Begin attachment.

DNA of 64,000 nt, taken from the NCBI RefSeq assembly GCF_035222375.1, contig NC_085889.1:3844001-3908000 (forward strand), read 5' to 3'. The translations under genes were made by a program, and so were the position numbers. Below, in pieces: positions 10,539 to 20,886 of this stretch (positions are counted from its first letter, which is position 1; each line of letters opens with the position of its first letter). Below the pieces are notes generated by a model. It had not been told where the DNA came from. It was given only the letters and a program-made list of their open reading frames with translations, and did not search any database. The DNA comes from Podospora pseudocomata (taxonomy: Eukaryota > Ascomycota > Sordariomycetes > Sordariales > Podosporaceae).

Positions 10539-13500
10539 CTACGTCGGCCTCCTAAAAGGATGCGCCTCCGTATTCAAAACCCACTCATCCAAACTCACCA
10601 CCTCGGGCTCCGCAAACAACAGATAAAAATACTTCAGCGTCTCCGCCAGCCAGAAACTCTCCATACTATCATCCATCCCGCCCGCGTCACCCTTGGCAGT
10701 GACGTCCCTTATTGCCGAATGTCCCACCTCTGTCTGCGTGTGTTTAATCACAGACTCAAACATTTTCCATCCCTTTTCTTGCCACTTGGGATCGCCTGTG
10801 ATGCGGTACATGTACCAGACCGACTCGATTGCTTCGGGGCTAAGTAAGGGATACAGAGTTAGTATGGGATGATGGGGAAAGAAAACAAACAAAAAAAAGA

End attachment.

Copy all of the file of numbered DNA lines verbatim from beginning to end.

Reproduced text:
DNA of 64,000 nt, taken from the NCBI RefSeq assembly GCF_035222375.1, contig NC_085889.1:3844001-3908000 (forward strand), read 5' to 3'. The translations under genes were made by a program, and so were the position numbers. Below, in pieces: positions 10,539 to 20,886 of this stretch (positions are counted from its first letter, which is position 1; each line of letters opens with the position of its first letter). Below the pieces are notes generated by a model. It had not been told where the DNA came from. It was given only the letters and a program-made list of their open reading frames with translations, and did not search any database. The DNA comes from Podospora pseudocomata (taxonomy: Eukaryota > Ascomycota > Sordariomycetes > Sordariales > Podosporaceae).

Positions 10539-13500
10539 CTACGTCGGCCTCCTAAAAGGATGCGCCTCCGTATTCAAAACCCACTCATCCAAACTCACCA
10601 CCTCGGGCTCCGCAAACAACAGATAAAAATACTTCAGCGTCTCCGCCAGCCAGAAACTCTCCATACTATCATCCATCCCGCCCGCGTCACCCTTGGCAGT
10701 GACGTCCCTTATTGCCGAATGTCCCACCTCTGTCTGCGTGTGTTTAATCACAGACTCAAACATTTTCCATCCCTTTTCTTGCCACTTGGGATCGCCTGTG
10801 ATGCGGTACATGTACCAGACCGACTCGATTGCTTCGGGGCTAAGTAAGGGATACAGAGTTAGTATGGGATGATGGGGAAAGAAAACAAACAAAAAAAAGA